Wed, 20 Oct 2021

by Dana Halawi

BEIRUT, Sept. 18 (Xinhua) -- Sarah Fahs, a 40-year-old lady, moves from one market to another in the southern city of Nabatieh in hope of finding affordable clothes for her four children ahead of the cold winter in Lebanon.

"September comes with heavy expenses, ahead of the fall and school return, which we can barely afford to cover in light of the dire living conditions," Fahs told Xinhua.

Fahs said the monthly salary of her husband, who works at a sweets shop, does not exceed 1.2 million Lebanese pounds (about 77 U.S. dollars) which is not even sufficient to pay the electricity bill.

"How can we manage to cover our other expenses?" she complained.

The woman said she had to sell her gold bracelet, a wedding gift from her husband, to buy some of her children's books, stationery and clothes, in addition to securing some fuel of which the price has soared by more than 300 percent.

For his part, Ahmed Abu Daoud, a man in his 60s, told Xinhua that the cold and stormy winter is at the door while he was not yet able to secure enough firewood and diesel for heating.

Abu Daoud, a salesman at a fruit store, said his salary is less than 1 million Lebanese pounds while he needs 10 million Lebanese pounds to secure 7 barrels of diesel for heating for the long winter.

Lebanon has been suffering from an unprecedented financial crisis amid shortage of U.S. currency reserves, depriving citizens of their banks deposits, driving up the cost of imports and leading to a hike in food prices by over 400 percent.

The crisis was exacerbated by the Beirut port explosions and the COVID-19 pandemic which caused a wave of business failures and a massive layoff, with the unemployment rate estimated at around 41 percent by the country's Labor Ministry.

Moreover, the United Nations Economic and Social Commission for Western Asia said that the poverty rate in Lebanon is up to 74 percent while the UN Children's Fund reported that 77 percent of households do not have enough money to buy food.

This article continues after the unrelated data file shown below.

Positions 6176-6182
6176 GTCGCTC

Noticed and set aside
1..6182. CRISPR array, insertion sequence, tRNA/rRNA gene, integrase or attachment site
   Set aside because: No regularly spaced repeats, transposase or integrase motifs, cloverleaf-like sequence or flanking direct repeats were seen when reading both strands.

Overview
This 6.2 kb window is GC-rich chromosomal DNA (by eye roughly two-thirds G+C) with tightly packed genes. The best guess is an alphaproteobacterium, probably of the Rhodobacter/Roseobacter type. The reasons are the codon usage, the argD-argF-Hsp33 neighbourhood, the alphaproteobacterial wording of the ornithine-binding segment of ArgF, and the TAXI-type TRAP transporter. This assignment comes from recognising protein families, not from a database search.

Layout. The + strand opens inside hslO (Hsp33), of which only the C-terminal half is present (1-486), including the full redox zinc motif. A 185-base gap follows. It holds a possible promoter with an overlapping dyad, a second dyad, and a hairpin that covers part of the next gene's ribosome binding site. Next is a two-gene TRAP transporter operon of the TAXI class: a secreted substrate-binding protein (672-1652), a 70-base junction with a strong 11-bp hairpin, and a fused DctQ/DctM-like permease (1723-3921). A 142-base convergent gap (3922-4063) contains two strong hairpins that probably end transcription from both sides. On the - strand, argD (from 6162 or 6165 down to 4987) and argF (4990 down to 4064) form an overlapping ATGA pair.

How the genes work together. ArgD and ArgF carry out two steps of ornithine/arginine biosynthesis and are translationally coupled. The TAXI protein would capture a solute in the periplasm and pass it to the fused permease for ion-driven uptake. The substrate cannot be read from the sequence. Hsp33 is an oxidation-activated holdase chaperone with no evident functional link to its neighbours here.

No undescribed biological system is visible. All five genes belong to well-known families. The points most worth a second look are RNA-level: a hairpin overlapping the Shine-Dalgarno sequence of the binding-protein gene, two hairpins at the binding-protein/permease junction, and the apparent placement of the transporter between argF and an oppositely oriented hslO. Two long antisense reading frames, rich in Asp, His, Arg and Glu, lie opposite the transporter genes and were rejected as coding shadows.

Amal Hamad, a housewife and mother of six children, told Xinhua that the increasing food prices forced her to limit the food she prepares every year ahead of the winter to bulgur, rice and potatoes since she cannot afford meat.

"I have to cut down my winter food list which now costs 15 million Lebanese pounds, tenfold previous price," Hamad said.

In an attempt to alleviate the repercussions of the financial collapse, Lebanese government distributed earlier this month cash cards to over 500,000 vulnerable families, by which each eligible household member is entitled to a monthly sum of 25 dollars or 126 dollars per family.

Lebanese economist Layal Mansour told Xinhua that the cash cards enable the impoverished families to secure their minimal food needs.

But Mansour insisted that the help is only temporary since it won't activate the economy by creating jobs and providing long-term solutions.

Fahs told Xinhua that the cash cards may provide limited support given the drastic price hikes.

As for Hamad, she said that any kind of support is much needed nowadays to be able to secure daily food.

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